Archive | November, 2014

I visited your grave today

23 Nov

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I visited your grave today. There was no gravestone, only flowers. I wanted to see your name on the off chance it would give me some kind of closure. I know the more likely scenario is that I’d see it and I’d be hit hard with the reality of your absence. I’d buckle to my knees, sob hot tears onto the grass. But as it was, I simply sat there amid the flowers and imagined you were somewhere else entirely. I wanted to feel close to you but today it was more comforting imagining that you were very far away.

Tomorrow is the one-year anniversary, and I’m no closer to understanding any of this than I was then. And yes, I still reach for my phone to call you, and I check to see if you’re online, and I feel a pit in my stomach because I think, “It’s been too long since I’ve seen Roxy,” and then I remember and the pit deepens and threatens to swallow me whole. At times I feel like I’ve been grieving you forever. Other moments it’s like you never left.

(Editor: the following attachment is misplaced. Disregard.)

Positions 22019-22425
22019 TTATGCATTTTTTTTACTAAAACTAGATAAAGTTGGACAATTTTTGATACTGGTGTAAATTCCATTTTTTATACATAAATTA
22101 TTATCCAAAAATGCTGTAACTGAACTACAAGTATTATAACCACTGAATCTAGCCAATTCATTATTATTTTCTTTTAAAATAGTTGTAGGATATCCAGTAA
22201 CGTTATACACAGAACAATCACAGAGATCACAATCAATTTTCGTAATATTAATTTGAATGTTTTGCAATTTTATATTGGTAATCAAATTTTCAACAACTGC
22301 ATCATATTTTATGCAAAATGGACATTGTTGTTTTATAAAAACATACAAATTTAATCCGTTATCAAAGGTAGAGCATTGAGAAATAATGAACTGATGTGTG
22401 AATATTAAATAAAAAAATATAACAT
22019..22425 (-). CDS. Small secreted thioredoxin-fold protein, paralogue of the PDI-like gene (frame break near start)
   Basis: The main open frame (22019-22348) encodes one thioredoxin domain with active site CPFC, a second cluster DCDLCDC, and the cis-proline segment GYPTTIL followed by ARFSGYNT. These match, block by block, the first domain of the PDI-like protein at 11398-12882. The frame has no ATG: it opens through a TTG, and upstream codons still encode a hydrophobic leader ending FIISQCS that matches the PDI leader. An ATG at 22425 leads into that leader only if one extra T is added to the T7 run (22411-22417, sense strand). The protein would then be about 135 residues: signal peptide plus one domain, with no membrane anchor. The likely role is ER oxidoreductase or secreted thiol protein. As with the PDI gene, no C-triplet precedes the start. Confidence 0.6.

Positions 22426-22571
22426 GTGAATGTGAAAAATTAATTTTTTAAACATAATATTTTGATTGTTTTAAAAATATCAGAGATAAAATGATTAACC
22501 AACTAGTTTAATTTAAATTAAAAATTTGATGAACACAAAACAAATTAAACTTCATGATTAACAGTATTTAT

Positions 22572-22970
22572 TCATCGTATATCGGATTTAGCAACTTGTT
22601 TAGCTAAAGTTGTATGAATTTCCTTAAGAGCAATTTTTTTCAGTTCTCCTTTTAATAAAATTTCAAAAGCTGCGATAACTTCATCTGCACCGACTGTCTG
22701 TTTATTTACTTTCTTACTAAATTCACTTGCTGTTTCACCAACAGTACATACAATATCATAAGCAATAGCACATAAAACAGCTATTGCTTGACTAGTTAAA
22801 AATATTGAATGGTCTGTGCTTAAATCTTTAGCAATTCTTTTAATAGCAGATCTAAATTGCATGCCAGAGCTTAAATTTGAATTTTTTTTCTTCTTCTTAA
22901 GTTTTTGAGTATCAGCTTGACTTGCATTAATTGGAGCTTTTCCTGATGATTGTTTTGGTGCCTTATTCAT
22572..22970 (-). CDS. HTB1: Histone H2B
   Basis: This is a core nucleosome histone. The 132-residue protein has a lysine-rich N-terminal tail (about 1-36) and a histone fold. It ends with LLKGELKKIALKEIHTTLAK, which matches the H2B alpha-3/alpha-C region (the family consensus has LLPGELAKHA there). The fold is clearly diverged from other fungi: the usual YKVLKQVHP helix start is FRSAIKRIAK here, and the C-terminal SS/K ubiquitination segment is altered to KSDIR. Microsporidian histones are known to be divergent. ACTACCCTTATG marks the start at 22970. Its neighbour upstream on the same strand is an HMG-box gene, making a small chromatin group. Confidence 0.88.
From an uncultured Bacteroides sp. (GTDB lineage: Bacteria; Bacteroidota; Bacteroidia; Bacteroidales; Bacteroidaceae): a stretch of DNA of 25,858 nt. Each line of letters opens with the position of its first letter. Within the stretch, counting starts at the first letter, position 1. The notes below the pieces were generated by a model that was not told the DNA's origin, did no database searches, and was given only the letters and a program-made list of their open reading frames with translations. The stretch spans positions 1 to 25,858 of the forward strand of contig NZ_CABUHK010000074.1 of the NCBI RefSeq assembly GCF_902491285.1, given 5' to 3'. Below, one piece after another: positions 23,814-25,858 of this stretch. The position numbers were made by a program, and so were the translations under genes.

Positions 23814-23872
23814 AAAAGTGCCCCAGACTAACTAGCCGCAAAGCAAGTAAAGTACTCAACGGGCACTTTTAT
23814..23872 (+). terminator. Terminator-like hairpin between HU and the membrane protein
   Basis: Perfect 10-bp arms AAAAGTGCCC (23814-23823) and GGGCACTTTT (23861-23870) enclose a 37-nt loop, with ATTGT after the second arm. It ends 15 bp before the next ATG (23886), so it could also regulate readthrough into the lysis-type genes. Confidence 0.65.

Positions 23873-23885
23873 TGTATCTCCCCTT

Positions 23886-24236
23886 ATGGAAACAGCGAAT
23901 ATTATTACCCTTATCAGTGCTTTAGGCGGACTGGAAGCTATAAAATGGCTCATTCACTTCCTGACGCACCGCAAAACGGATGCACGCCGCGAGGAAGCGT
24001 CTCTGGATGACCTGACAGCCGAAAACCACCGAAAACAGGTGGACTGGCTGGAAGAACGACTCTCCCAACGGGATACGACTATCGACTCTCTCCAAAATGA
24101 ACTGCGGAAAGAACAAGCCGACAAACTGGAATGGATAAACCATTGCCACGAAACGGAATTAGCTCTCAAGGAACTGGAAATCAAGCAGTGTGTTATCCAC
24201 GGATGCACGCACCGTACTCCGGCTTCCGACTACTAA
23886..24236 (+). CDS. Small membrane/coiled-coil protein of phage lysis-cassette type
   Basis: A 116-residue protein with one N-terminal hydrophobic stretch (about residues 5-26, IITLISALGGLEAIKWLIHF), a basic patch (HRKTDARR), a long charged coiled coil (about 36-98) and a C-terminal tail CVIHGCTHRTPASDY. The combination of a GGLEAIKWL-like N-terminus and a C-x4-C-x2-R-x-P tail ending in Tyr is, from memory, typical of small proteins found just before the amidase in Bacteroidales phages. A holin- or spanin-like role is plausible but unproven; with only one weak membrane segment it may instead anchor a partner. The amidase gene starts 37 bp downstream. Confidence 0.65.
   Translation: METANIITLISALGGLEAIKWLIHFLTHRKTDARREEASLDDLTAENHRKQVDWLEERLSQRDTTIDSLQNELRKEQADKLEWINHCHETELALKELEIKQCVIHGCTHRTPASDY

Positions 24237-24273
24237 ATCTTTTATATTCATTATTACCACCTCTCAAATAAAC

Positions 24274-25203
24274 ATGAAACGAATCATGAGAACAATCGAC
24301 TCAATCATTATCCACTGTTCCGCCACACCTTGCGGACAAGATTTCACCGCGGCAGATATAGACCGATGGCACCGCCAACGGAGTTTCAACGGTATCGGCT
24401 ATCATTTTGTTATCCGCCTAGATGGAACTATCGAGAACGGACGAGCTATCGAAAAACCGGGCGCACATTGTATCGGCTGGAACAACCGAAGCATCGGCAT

There’s so much I want to tell you, and I wish all of it were good. I wish I could say that things were better than ever, that I had found a way to not be lonely or, even better, that I had learned how to let someone else in. I wish I could tell you I had gotten myself into shape or that I had decided to love myself as I am. It’s terrible to know that I’m incomplete, because that means you never got to see me whole. Not that it’s about me at all, really, but so much of my self-worth was tied into showing you how far I’d come, even knowing I had a ways to go.

On the way to the cemetery, I drove past my high school. My 10-year reunion is fast approaching, and I can’t count all the reasons I’m not going, but today I remembered how spending time with you was my respite from all that. I don’t want to go back to high school because, even now, with a job and a life and a place of my own, I can’t survive high school without you. I don’t even want to try.

Most days I’m fine. “I’m fine” becomes a mantra in its meaninglessness. But I know you, more than anyone else in my life, could understand the value of being “just OK,” that sometimes leaving the house is its own tiny victory, and not letting dread consume you is an ongoing battle. I know you wouldn’t judge me when the darkness takes over, but I still want to be better because I know that’s what you would want for me. And I want to make you proud the way that you made me proud.

I want to write a book just so I can dedicate it to you.

Usually when I write about my grief, I hope that it serves a purpose past my own self-indulgence. But sometimes I just need to document it all. Like today, I visited your grave and I didn’t know what to bring, so I didn’t bring anything.¬†And I’m leaving you this instead.